Middle Power Leadership and Coalition Building: The Cairns Group and the Uruguay Round

IR Working Paper 1990/1

Author/s (editor/s):

Andrew Fenton Cooper, Richard A. Higgott

Publication year:


Publication type:

Working paper

Find this publication at:
IR Working Paper 1990/1

Andrew Fenton Cooper and Richard A. Higgott, ‘Middle Power Leadership and Coalition Building: The Cairns Group and the Uruguay Round’, IR Working Paper 1990/1, Canberra: Department of International Relations, Research School of Pacific Studies, Australian National University, March 1990.

Perhaps the key debate in contemporary neorealist international political economy concerns the manner in which cooperation (following Robert Keohane) may or may not be secured in the global economic order ‘after hegemony’. A second broad question that exercises the scholar of international politics pertains to how weaker states attempt to influence stronger ones. One conflation of these two questions would cause scholars and practitioners alike to pay closer attention than in the past to coalitions of the weak as vehicles for cooperation and regime building in the global political economy.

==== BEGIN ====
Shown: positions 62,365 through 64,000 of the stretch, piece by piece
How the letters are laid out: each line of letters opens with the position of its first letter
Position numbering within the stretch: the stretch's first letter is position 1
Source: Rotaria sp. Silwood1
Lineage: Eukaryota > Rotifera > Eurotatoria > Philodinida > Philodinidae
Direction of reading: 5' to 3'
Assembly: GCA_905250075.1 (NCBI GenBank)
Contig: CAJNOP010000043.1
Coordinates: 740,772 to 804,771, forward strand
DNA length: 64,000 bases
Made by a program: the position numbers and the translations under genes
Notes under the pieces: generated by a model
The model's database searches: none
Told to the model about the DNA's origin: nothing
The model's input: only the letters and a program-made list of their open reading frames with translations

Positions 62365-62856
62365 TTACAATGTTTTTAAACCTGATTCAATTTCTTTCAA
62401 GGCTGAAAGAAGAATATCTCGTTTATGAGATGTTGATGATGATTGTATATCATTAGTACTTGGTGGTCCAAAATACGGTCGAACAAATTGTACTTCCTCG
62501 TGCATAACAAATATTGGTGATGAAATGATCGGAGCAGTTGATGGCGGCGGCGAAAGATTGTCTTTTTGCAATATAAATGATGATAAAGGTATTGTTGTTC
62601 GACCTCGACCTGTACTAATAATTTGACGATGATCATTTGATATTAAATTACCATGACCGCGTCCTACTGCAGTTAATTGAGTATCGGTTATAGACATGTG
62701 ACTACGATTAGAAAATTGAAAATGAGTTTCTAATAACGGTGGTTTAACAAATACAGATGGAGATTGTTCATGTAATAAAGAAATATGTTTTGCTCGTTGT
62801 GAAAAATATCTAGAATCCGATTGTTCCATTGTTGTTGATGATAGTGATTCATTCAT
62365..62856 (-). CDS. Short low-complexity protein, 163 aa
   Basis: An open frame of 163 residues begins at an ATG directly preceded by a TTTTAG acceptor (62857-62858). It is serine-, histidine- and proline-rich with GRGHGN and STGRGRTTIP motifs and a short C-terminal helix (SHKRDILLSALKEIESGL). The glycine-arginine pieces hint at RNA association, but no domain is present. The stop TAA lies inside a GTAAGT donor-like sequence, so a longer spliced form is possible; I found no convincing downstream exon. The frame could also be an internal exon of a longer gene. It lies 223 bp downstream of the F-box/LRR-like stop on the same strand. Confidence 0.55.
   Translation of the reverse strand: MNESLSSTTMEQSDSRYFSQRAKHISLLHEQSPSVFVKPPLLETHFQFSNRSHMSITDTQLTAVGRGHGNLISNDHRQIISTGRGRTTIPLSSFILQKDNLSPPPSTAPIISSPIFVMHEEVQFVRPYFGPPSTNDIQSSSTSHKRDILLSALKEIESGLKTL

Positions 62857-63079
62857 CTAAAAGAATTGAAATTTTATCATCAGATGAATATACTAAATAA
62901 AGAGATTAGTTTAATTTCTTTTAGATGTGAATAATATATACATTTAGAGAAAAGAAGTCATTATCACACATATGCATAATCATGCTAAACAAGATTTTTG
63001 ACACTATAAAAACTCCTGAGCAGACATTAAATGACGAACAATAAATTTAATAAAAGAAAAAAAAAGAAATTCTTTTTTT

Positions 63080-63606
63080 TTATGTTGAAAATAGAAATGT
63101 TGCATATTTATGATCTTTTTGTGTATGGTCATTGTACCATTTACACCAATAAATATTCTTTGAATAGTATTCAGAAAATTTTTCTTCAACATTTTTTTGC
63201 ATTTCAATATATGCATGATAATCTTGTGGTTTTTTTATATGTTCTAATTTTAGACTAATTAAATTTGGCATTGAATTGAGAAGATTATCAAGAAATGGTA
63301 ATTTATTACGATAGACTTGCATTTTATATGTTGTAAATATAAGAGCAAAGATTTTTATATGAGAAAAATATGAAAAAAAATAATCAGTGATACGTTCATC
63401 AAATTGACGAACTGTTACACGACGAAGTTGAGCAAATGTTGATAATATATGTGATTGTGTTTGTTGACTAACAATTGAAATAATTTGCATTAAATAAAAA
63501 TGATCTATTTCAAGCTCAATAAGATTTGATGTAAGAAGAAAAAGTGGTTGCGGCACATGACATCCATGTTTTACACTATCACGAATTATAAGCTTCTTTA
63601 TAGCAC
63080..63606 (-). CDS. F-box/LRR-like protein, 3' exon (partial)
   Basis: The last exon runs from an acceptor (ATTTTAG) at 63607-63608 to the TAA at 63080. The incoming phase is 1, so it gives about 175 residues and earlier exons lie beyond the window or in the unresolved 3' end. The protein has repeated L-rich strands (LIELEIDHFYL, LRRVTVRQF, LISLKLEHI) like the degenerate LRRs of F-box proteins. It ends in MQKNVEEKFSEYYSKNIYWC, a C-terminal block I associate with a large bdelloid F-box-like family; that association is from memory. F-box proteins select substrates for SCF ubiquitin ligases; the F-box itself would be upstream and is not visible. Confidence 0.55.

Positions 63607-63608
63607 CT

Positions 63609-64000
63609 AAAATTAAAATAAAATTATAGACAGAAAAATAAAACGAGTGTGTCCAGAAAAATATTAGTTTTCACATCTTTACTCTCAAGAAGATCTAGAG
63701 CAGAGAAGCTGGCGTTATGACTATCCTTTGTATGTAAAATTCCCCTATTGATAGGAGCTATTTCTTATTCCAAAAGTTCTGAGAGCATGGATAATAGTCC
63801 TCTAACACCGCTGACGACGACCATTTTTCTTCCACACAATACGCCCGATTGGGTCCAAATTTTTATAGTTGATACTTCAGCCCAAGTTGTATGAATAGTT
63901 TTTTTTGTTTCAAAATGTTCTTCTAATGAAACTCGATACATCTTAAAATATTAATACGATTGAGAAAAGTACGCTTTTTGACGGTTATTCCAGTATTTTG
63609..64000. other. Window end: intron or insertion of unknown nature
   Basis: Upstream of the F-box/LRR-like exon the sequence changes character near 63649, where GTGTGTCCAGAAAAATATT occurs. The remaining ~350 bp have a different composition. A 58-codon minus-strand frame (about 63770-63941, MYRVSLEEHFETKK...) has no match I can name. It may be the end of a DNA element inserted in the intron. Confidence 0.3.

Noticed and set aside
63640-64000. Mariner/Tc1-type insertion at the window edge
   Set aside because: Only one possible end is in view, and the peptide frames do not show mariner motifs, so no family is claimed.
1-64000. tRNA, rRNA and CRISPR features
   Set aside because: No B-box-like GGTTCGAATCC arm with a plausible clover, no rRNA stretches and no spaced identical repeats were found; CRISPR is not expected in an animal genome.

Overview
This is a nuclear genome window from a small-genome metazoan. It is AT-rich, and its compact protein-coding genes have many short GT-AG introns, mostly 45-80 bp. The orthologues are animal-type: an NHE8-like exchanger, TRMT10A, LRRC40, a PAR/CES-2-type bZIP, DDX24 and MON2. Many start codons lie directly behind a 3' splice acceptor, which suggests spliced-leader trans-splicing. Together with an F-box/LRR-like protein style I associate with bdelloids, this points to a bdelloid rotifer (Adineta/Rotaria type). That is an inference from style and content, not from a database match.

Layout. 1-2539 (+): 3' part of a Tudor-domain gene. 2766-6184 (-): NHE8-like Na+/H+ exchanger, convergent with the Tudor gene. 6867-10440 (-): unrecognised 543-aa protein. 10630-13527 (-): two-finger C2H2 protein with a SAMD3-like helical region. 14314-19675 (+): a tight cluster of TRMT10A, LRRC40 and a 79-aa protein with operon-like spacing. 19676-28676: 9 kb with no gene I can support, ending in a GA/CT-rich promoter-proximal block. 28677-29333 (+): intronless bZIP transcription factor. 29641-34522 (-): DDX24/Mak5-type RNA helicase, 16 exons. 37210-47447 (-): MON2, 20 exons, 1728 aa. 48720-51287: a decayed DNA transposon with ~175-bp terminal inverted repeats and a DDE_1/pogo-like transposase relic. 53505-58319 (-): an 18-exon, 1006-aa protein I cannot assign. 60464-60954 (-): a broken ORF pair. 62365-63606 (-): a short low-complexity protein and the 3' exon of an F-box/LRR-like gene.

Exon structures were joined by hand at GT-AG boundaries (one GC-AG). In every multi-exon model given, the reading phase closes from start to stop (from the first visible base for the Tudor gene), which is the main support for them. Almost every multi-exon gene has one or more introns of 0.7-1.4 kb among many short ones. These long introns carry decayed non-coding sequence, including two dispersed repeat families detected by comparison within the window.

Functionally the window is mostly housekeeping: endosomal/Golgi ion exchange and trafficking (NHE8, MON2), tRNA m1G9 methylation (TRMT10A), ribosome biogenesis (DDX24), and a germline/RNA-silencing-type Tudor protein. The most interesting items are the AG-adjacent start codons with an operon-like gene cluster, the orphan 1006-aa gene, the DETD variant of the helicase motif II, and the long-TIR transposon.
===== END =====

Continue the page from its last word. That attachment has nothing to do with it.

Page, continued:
This paper is a case study of one recent exercise in coalition building as an attempt to foster cooperation in a non-hegemonic environment. Specifically, it examines the role of the Cairns Group of Fair Trading Nations in its attempts to foster reform in global agricultural trade within the current Uruguay Round of Trade Negotiations. The Cairns Group is shown to be atypical single issue driven, transregional coalition. Led by Australia and Canada the Group’s actions represent and interesting exercise in ‘middle powers’ politics in a global economic order increasingly characterised by a more fragmented and complex process of decision-making and in which major actors need coaxing towards processes of cooperative economic management.

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